As advocates engage with congressional candidates in the months leading up to the election in November, we urge them to ask candidates these six questions on their commitment to protecting consumers’ access to health care.
Advocacy can make a significant difference in ensuring that everyone has access to coverage, care, and improved health. You and your organization can play a vital role in educating public officials about issues important to health care consumers.
The goal of this toolkit is to help people new to advocacy. It will give you the knowledge and tactics you need to be an effective advocate.
The U.S. Department of Health and Human Services (HHS) has released a final rule that is dangerous to consumers and to health care marketplaces. This rule would expand the sale of “short-term limited duration plans” that do not have to comply with the consumer protections afforded under the Affordable Care Act (ACA) and often leave consumers uncovered for major medical expenses.
Many state legislatures are passing the midpoint for 2018 sessions, and trends are emerging in their efforts to tackle health care affordability and coverage. States are also reacting to federal activity around Medicaid and private market coverage including the repeal of the individual mandate. Below are some of the noteworthy state health legislative measures already moving this year.
Enacting the new proposal from Senator Lamar Alexander (R-TN) will be worse for consumers than if Congress does nothing at all to stabilize the individual insurance market. If this is the best package members can produce, we encourage Congress to reject it.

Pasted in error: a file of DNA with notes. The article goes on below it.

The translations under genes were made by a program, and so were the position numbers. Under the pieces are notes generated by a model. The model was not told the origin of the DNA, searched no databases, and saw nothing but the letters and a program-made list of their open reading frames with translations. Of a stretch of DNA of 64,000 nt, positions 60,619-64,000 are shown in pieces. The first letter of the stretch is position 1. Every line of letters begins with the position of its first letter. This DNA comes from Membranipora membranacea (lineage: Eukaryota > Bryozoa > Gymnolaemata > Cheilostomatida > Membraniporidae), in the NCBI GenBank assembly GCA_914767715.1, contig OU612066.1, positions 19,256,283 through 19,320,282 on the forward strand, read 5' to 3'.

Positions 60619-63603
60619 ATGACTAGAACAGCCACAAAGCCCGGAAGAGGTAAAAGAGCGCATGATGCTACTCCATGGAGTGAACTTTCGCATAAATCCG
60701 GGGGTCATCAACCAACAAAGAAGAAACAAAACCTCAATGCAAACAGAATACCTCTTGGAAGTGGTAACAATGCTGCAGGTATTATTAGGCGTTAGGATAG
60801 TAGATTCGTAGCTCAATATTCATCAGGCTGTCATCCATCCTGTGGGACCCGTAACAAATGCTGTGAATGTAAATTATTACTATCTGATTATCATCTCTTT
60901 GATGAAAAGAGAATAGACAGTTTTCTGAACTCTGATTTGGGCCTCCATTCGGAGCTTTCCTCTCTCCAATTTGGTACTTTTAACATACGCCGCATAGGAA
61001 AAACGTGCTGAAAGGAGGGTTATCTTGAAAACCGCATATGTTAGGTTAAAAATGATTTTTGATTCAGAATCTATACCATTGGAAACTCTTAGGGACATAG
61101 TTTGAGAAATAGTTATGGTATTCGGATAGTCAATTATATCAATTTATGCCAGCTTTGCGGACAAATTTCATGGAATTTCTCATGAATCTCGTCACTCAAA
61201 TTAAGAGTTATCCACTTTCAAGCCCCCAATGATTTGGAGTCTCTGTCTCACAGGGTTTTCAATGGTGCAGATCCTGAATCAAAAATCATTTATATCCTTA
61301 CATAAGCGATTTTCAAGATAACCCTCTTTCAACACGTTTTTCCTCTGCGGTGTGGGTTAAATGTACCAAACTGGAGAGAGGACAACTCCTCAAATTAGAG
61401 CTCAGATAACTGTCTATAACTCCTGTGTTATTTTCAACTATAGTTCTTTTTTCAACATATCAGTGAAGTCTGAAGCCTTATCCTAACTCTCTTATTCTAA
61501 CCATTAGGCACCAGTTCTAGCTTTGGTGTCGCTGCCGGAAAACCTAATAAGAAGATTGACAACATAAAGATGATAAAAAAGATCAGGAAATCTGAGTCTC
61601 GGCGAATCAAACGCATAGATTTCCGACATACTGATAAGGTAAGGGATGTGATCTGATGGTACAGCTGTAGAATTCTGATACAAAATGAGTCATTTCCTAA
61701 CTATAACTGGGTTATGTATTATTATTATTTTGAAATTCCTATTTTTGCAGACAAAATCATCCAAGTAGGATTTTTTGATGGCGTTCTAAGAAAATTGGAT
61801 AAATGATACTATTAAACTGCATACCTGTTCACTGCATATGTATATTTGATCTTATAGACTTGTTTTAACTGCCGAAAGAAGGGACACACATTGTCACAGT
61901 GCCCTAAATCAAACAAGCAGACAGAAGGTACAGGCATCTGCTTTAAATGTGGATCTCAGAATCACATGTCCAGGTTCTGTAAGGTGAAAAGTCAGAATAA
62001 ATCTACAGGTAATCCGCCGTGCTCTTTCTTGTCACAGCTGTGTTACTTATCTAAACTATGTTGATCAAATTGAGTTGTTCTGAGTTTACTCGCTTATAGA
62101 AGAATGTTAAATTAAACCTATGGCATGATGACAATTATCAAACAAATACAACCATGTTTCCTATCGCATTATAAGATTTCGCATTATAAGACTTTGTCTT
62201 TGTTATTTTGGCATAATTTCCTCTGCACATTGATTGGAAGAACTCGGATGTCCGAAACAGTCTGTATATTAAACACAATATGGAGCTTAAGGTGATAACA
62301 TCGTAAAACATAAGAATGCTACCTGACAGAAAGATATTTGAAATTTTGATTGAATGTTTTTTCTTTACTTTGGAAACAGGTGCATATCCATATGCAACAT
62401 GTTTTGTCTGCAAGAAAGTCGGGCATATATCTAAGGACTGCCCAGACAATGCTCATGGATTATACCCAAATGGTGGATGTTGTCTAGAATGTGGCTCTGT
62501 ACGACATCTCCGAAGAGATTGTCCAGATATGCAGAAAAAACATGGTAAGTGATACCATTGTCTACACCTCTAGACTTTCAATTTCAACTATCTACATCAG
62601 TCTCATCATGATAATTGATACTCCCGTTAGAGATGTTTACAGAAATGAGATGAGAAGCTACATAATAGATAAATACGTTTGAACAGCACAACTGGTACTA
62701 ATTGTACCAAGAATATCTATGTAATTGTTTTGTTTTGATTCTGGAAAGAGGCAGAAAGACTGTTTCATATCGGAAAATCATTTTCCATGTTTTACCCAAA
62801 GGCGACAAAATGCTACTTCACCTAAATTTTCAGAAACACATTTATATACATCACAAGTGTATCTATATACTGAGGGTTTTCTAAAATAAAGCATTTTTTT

At the 23rd Annual Health Action Conference Sen. Elizabeth Warren laid out a plan for addressing the high health care costs and high health insurance costs that cause pain to so many families.
[Video and transcript]
Saturday marks the first 100 days of the Trump presidency.
And it marks 100 days that consumers have been struggling to make sense of what will happen to the life-saving care they get through the Affordable Care Act.
Today, Families USA and 125 community, provider, labor, and patient organizations sent a letter urging Congress to take immediate action to address the post-hurricane health crises in Puerto Rico and the U.S. Virgin Islands and ensure that the nearly 4 million U.S. citizens living in those territories are able to obtain the health care they need. View letter.
On July 20, CBO scored the Senate’s third version of the Better Care Reconciliation Act (BCRA). The third time is not a charm. This iteration of the Senate bill would still gut the core Medicaid program, end the Medicaid expansion, dramatically increase deductibles and out-of-pocket costs, and take away health insurance from 22 million people.
A new study released by Senior Fellow Stan Dorn and others serves as a reminder that vigorous federal and state action can use the tools created by the ACA to help laid-off workers get health coverage.